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Soul talk and positivistic failure mode

May 8th, 2010 · 3 Comments

Soul talk

No self-respecting professor of philosophy wants to discuss the soul in class. It reeks of old-time theology, or, worse, New Age quantum treacle. The soul has been a dead end in philosophy ever since the positivists unmasked its empty referential center. Scientific philosophy has shown us that there’s no there there.

This article, in the Chronicle of Higher Education no less, is a revealing snapshot of the way that scientism has overtaken philosophy and destroyed it.
If anyone wants to argue against the ‘soul’, that is one thing, but to speak as a philosopher with such overconfidence, and to a class of students, is shocking, and a reminder that scientism is killing off the universities.
I have many problems with ‘soul’ philosophies, but, all in all, the issue of soul won’t go away, and hasn’t been touched even by postivists and, laugh all you want here, their ‘scientific philosophy’.
Has this professor never read Kant?

The best way to see the danger of negating soul is to read a philosopher like Schopenhauer who had little patience with religious soul verbiage but who reinvented ‘soul’ beliefs all over again in his manner of discussing transcendental idealism, in the wake of Kant: if out categories of perception are the source of the space-time matrix then it follows that some part of the mind stands beyond space and time. Even if this Kantian, and then Schopenhauerian, logic is flawed, it should remind us that ‘soul’ beliefs are their own worst enemy and veil the reality, which is that they can revive in the twinkling of an eye, most prodigiously via the unwitting efforts of great philosophers.
Schopenhauer on death
But the issue here in a Kantian vein is not arguing for the existence of soul so much as realizing that the noumenal aspect of mind is lost to the students of empiricist dogma. We cannot prove anything about soul, one way or the other.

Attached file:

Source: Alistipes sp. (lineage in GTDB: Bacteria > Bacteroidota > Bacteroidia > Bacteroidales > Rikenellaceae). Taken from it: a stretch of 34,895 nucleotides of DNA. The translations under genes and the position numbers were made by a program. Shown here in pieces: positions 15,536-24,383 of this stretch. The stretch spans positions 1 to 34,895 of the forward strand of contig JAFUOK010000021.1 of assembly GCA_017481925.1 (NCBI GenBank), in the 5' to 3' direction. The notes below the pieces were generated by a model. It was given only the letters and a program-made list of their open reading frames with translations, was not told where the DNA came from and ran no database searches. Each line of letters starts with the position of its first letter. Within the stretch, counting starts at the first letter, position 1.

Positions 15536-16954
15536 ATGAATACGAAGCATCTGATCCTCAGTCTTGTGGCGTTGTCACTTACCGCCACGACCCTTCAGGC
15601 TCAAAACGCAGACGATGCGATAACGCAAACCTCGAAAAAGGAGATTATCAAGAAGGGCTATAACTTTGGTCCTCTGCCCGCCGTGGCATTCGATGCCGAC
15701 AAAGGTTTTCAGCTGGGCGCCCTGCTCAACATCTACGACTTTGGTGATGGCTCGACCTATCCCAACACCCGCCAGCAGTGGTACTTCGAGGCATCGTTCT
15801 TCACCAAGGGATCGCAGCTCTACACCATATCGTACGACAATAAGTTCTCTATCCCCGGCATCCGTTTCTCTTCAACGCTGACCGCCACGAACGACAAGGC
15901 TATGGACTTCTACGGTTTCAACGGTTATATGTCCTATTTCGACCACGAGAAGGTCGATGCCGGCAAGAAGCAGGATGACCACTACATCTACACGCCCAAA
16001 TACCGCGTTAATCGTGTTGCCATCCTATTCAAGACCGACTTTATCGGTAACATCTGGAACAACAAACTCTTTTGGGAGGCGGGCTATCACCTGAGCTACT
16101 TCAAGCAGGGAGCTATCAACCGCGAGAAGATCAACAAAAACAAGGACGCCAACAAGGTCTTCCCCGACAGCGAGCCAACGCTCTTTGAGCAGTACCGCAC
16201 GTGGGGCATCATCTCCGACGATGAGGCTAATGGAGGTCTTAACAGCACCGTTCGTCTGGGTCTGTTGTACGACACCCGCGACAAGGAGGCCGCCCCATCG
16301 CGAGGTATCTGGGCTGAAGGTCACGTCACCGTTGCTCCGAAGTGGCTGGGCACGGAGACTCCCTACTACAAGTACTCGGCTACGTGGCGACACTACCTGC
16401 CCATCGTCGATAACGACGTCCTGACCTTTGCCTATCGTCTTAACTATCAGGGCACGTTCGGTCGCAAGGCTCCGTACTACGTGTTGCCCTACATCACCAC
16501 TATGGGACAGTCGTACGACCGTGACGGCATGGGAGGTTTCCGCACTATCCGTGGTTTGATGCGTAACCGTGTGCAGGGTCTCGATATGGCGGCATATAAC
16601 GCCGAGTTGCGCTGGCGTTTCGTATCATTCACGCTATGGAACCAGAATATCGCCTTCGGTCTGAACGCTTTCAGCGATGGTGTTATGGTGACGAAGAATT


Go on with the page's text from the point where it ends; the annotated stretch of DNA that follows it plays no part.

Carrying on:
This article goes off on the tangents of junk talk on ‘soul’. But that is pointless.
And it also shows the way, visible in the depiction of his students, that soul beliefs in all their confusion are naturally endemic and a normal aspect of human evolutionary psychology. They cannot and should not be excised. Instead one can try to rescue them from confusion.

Tags: Kant · Philosophy · Schopenhauer

3 responses so far ↓

  • 1 Bob // May 9, 2010 at 7:53 am

    Soul talk is mostly garbage, and Schopenhauer didn’t look like he believed in soul???

  • 2 nemo // May 9, 2010 at 1:21 pm

    That’s true about Schopenhauer, perhaps, but we are not talking, in his terms, of soul at all: but of the noumenal roots of mind that pace the categories of perception projects the space-time matrix (right word, go see the movie, The Matrix).
    The term ‘soul’ is played out perhaps, but the basic issue remains.

  • 3 nemo // May 9, 2010 at 1:23 pm

    Current thought can’t distinguish ideas of soul from the many differentiations that seem to be the reality. Fantasies about the soul are legion. But the ‘bardo’ state depicted in Buddhism suggests that the ‘psyche’ as we know it does not survive death, but that a deeper aspect of the ‘person’ does emerge as the psyche is stripped away.

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